Sunday’s Super Bowl represented much more than just the clobbering of the Denver Broncos and Bruno Mars’ flamboyant halftime performance.
It represents a departure from the offense-heavy, pass-happy spectacle that the NFL has become.
In 2009, the NFL limited the amount of contact defensive backs were allowed to make with wide receivers after the line of scrimmage, which has resulted in a significant increase in the number of pass-interference penalties enforced.
These rule changes have stacked the deck against NFL defensive backs, and made it almost impossible to cover receivers.
Defenders are left with two options: Shove or hold the receiver and be called for a penalty, or try to cover them legally and get embarrassed by some of the greatest athletes in the world.
NFL quarterbacks are taking full advantage of the rule changes.
Before 2009, only one quarterback — the Miami Dolphins’ Dan Marino, in 1984 — had thrown more than 5,000 yards in a single season.
Since 2009, the 5,000-yard mark has been broken eight times, by four different quarterbacks.
One of those quarterbacks, the Denver Broncos’ Peyton Manning, happened to be on the wrong end of Sunday’s beatdown.
Manning rewrote the record books during the 2013 season, setting NFL records for passing touchdowns in a single season with 51, as well as passing yards in a single season, with 5,477.
He is the primary beneficiary of the league’s rule changes, and is regarded as one of the greatest quarterbacks of our generation.
But on Sunday, Seattle’s defense reduced him to nothing more than a punchline.
Manning’s Super Bowl stat line did not appear awful on paper. He completed 34 of 49 passes for 280 yards and a touchdown.
However, it was clear to anybody who watched the game that he struggled.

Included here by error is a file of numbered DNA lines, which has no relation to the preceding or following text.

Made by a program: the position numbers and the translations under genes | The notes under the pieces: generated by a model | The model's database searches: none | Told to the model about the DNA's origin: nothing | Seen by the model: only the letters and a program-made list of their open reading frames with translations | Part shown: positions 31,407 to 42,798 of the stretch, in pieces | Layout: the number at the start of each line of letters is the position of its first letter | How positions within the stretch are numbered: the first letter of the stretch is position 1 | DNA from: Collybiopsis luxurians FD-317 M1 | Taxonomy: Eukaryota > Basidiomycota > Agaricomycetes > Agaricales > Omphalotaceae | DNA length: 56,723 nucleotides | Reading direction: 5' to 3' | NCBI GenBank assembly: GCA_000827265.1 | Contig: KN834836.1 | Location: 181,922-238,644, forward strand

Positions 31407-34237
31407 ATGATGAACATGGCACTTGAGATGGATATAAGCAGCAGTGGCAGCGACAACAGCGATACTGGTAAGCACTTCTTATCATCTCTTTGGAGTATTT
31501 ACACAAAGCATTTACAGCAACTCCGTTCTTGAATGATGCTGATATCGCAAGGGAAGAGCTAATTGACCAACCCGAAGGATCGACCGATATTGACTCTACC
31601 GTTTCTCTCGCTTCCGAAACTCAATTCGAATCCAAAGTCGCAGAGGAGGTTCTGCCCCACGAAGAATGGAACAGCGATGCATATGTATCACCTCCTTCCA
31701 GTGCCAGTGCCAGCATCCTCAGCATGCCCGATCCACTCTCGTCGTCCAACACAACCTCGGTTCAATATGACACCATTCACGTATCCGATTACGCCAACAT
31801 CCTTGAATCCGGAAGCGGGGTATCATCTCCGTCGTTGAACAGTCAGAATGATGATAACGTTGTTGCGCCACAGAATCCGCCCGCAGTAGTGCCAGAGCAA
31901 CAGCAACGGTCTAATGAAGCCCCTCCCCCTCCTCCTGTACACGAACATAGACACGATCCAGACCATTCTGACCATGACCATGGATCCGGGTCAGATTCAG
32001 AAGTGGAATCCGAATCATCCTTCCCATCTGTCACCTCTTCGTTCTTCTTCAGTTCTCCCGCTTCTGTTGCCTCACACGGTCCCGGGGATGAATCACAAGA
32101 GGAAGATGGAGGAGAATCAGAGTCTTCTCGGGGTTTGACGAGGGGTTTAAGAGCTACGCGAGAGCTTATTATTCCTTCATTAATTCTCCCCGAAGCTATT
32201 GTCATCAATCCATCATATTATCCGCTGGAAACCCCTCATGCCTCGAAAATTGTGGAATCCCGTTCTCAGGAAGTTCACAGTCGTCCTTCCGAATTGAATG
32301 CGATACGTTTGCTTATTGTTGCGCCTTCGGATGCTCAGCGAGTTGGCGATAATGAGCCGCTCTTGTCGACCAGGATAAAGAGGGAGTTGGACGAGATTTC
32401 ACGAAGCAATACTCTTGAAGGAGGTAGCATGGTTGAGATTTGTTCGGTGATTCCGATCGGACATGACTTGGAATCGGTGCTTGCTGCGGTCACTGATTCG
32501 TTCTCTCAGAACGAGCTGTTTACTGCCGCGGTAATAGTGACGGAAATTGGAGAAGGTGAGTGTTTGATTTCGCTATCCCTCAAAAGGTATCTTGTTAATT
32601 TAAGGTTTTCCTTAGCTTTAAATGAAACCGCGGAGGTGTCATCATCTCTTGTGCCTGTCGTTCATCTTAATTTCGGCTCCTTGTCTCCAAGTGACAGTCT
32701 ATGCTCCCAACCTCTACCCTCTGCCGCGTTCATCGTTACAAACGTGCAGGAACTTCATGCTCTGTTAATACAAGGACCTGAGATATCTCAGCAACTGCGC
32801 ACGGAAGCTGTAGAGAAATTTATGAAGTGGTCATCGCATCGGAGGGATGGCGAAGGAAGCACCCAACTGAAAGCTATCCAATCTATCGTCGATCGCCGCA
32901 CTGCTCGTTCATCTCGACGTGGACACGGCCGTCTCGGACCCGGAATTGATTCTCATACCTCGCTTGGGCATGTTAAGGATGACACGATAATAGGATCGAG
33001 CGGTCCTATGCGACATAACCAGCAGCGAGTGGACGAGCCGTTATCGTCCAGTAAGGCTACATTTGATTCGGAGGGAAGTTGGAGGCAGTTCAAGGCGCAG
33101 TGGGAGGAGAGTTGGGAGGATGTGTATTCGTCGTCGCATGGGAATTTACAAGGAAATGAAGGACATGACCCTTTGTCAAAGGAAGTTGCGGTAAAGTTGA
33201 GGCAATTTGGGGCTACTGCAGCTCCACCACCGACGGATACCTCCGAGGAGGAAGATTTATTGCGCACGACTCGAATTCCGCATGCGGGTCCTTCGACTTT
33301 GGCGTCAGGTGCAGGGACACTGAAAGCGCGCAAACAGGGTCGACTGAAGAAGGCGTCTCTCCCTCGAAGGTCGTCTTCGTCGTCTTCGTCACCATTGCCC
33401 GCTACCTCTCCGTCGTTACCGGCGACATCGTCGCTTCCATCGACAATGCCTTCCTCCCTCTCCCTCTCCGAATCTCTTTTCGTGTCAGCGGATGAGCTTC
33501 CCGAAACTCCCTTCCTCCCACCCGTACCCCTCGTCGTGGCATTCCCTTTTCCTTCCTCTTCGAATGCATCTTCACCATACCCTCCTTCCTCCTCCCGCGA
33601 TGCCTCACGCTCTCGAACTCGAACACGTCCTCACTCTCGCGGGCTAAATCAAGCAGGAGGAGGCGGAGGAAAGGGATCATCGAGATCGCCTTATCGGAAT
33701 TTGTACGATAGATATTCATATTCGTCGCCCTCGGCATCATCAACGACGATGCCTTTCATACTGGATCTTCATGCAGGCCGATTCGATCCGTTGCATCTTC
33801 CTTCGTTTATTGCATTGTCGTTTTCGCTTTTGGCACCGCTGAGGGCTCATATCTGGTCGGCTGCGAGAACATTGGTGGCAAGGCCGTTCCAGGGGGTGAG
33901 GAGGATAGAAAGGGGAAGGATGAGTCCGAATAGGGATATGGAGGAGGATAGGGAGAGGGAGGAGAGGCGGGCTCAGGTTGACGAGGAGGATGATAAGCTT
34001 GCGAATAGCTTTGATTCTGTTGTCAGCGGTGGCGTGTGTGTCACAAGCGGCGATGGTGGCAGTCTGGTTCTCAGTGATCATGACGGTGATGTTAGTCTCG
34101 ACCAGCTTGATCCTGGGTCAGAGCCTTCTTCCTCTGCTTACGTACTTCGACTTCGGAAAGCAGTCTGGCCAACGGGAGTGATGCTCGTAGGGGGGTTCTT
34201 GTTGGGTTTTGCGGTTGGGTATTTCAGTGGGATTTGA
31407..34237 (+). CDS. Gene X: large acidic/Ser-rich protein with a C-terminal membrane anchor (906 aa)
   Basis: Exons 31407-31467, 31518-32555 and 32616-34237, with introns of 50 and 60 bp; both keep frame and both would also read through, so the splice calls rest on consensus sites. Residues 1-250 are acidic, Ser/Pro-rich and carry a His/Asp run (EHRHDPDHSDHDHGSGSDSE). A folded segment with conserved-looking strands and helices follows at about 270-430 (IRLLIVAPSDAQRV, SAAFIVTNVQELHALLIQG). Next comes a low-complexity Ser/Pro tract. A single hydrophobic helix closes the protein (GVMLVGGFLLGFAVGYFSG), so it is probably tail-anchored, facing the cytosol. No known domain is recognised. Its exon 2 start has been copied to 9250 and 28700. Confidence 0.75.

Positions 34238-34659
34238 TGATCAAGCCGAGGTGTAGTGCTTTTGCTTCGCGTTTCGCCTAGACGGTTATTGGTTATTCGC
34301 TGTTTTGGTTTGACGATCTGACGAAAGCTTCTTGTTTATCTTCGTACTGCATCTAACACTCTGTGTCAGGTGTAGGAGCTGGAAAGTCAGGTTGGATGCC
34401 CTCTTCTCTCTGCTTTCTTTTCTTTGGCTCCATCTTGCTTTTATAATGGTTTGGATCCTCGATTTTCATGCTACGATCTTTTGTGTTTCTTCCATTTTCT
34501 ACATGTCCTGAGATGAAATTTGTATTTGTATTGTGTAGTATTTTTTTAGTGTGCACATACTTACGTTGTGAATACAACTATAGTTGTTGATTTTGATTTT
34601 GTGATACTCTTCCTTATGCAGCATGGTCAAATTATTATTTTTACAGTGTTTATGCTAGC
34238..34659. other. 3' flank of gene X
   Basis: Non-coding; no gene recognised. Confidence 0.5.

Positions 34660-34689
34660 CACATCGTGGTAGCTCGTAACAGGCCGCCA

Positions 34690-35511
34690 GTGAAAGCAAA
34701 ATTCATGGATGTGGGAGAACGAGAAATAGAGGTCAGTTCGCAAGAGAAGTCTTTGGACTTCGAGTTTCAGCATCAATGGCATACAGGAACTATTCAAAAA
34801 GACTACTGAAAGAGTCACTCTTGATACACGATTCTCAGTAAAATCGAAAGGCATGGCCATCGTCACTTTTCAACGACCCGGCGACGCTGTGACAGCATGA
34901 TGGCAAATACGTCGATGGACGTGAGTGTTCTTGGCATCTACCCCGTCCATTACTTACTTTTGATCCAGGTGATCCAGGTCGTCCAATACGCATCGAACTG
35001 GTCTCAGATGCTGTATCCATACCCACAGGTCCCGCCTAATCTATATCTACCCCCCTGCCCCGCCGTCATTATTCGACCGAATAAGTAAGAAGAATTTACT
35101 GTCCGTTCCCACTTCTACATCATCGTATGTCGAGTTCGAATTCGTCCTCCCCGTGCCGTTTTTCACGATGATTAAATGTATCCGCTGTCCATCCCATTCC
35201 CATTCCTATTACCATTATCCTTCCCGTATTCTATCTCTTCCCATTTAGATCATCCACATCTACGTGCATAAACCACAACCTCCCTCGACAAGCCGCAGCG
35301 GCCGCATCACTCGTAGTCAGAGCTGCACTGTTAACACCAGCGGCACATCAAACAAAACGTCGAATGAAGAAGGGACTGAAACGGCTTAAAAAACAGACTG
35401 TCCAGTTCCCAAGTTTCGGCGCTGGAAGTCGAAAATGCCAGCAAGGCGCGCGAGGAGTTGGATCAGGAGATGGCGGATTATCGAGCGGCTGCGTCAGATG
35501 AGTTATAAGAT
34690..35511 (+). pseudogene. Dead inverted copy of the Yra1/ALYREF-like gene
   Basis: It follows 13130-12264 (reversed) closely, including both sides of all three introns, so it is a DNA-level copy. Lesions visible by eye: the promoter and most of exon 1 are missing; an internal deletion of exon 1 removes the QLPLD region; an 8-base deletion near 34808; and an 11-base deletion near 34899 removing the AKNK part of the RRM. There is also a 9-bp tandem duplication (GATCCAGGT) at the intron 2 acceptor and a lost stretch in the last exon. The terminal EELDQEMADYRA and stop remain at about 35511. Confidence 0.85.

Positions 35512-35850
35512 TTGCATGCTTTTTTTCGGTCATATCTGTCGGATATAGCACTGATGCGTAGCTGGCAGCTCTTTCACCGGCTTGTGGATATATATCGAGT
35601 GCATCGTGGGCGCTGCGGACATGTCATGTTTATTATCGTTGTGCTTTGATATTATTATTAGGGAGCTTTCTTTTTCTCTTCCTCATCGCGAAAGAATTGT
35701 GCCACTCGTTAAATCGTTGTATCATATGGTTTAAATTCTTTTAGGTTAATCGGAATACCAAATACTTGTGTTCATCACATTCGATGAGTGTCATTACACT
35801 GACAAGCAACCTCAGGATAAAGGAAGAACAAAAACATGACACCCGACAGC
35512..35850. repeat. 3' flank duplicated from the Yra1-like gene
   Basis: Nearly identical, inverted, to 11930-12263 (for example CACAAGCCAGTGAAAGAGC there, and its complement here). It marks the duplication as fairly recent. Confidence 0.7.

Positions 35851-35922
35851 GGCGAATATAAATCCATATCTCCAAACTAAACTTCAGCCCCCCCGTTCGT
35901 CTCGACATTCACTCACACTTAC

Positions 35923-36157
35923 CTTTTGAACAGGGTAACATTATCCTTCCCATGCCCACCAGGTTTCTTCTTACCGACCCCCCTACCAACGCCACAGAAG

He committed three turnovers, including one ugly pass that was picked off by Seahawks linebacker Malcolm Smith.
Seattle pressured Manning throughout the game, and even when he found open receivers, his passes were broken up by the Seahawks’ physical secondary defense.
Let’s talk about that Seattle secondary, the self-described “legion of boom,” which features All-Pro safeties Earl Thomas and Kam Chancellor, as well as All-Pro Cornerback Richard Sherman.
They spearhead one of the most dominant defenses in recent memory, and have drawn criticism all season for delivering hits that many deem too physical, in a sport that thrives on physicality.
Love them or hate them, they are changing the way football is played, and putting an end to the video game numbers that NFL quarterbacks have been putting up over the past several seasons.
Their dismantling of Manning’s Broncos is a prime example of the way defenses should handle the league’s air-raid offenses.
The average size of an NFL defensive back is 5’11” and 205 pounds. Traditionally, small, quick players such as Champ Bailey, Ed Reed and Charles Woodson have been the prototype of an ideal defensive back.
The Seahawks are flipping that strategy.
Sherman is 6’3″ and 195 pounds with a 78-inch wingspan. Chancellor is 6’3″ and an enormous 232 pounds — bigger than most linebackers — yet still runs the 40-yard dash in a blistering 4.62 seconds.
Instead of trying to out-run receivers, the Seahawks simply bully them.
“Part of what they do is they really dare the referee to throw the flag,” NFL Network analyst Marshall Faulk said in a story published by The Seattle Times. “It’s almost guaranteed that if the referee throws the flag, they’re going to hold or grab on the next play because you rarely see two (pass-interference penalties) called back to back.”
The NFL is a league of trends.
The Seahawks have found a formula that works, and it’s only a matter of time until other teams get the hint and start building their teams to match the physical brand of football that Seattle plays.
Soon we will see a return to the smash-mouth football that was so beloved in the 1990s and early 2000s.
There will be fewer eye-popping passing stats, and more runs up the middle. Fewer 5,000-yard passing seasons, and more 2,000-yard rushing seasons.
NFL defenses have been looking for a way keep up with the league’s rule changes for nearly five seasons.
Seattle has finally found the solution.